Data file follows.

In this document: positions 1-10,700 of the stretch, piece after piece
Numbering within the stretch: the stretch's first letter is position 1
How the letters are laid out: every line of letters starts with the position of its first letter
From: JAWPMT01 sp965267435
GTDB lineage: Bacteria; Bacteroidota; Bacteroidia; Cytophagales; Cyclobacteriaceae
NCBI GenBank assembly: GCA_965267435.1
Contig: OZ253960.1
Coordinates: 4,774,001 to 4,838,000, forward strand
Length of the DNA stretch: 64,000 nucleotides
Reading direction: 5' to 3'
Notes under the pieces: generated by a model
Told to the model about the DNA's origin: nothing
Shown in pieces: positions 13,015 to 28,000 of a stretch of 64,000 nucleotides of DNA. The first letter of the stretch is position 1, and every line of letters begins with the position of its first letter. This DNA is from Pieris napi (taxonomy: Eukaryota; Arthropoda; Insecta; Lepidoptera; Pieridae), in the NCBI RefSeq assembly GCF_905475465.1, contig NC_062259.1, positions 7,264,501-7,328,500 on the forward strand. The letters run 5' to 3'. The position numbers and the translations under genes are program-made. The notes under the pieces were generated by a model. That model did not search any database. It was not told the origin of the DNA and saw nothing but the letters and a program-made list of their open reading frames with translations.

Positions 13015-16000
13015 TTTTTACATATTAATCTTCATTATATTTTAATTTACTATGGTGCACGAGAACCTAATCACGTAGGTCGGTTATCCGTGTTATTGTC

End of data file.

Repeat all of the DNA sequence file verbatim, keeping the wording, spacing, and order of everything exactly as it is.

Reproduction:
In this document: positions 1-10,700 of the stretch, piece after piece
Numbering within the stretch: the stretch's first letter is position 1
How the letters are laid out: every line of letters starts with the position of its first letter
From: JAWPMT01 sp965267435
GTDB lineage: Bacteria; Bacteroidota; Bacteroidia; Cytophagales; Cyclobacteriaceae
NCBI GenBank assembly: GCA_965267435.1
Contig: OZ253960.1
Coordinates: 4,774,001 to 4,838,000, forward strand
Length of the DNA stretch: 64,000 nucleotides
Reading direction: 5' to 3'
Notes under the pieces: generated by a model
Told to the model about the DNA's origin: nothing
Shown in pieces: positions 13,015 to 28,000 of a stretch of 64,000 nucleotides of DNA. The first letter of the stretch is position 1, and every line of letters begins with the position of its first letter. This DNA is from Pieris napi (taxonomy: Eukaryota; Arthropoda; Insecta; Lepidoptera; Pieridae), in the NCBI RefSeq assembly GCF_905475465.1, contig NC_062259.1, positions 7,264,501-7,328,500 on the forward strand. The letters run 5' to 3'. The position numbers and the translations under genes are program-made. The notes under the pieces were generated by a model. That model did not search any database. It was not told the origin of the DNA and saw nothing but the letters and a program-made list of their open reading frames with translations.

Positions 13015-16000
13015 TTTTTACATATTAATCTTCATTATATTTTAATTTACTATGGTGCACGAGAACCTAATCACGTAGGTCGGTTATCCGTGTTATTGTC